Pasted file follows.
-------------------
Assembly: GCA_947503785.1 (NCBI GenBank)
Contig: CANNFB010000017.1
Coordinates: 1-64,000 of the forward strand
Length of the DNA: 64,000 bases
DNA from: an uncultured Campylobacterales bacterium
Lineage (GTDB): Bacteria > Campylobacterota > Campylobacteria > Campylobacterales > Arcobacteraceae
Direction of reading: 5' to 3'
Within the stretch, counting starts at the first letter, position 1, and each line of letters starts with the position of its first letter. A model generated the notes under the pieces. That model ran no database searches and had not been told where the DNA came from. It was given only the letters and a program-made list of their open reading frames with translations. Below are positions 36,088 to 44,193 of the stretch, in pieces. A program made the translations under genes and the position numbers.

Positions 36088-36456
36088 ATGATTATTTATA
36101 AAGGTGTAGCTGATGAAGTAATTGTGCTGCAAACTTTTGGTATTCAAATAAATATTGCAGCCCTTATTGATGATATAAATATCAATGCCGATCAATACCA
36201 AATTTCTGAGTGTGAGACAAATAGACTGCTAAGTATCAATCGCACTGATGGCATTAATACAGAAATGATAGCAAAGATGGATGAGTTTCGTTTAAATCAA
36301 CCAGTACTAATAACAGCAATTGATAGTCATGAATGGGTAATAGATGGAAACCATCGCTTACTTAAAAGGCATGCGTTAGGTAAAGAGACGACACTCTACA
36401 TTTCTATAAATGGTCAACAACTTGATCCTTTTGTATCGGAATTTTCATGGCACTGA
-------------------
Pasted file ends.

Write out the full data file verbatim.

Assembly: GCA_947503785.1 (NCBI GenBank)
Contig: CANNFB010000017.1
Coordinates: 1-64,000 of the forward strand
Length of the DNA: 64,000 bases
DNA from: an uncultured Campylobacterales bacterium
Lineage (GTDB): Bacteria > Campylobacterota > Campylobacteria > Campylobacterales > Arcobacteraceae
Direction of reading: 5' to 3'
Within the stretch, counting starts at the first letter, position 1, and each line of letters starts with the position of its first letter. A model generated the notes under the pieces. That model ran no database searches and had not been told where the DNA came from. It was given only the letters and a program-made list of their open reading frames with translations. Below are positions 36,088 to 44,193 of the stretch, in pieces. A program made the translations under genes and the position numbers.

Positions 36088-36456
36088 ATGATTATTTATA
36101 AAGGTGTAGCTGATGAAGTAATTGTGCTGCAAACTTTTGGTATTCAAATAAATATTGCAGCCCTTATTGATGATATAAATATCAATGCCGATCAATACCA
36201 AATTTCTGAGTGTGAGACAAATAGACTGCTAAGTATCAATCGCACTGATGGCATTAATACAGAAATGATAGCAAAGATGGATGAGTTTCGTTTAAATCAA
36301 CCAGTACTAATAACAGCAATTGATAGTCATGAATGGGTAATAGATGGAAACCATCGCTTACTTAAAAGGCATGCGTTAGGTAAAGAGACGACACTCTACA
36401 TTTCTATAAATGGTCAACAACTTGATCCTTTTGTATCGGAATTTTCATGGCACTGA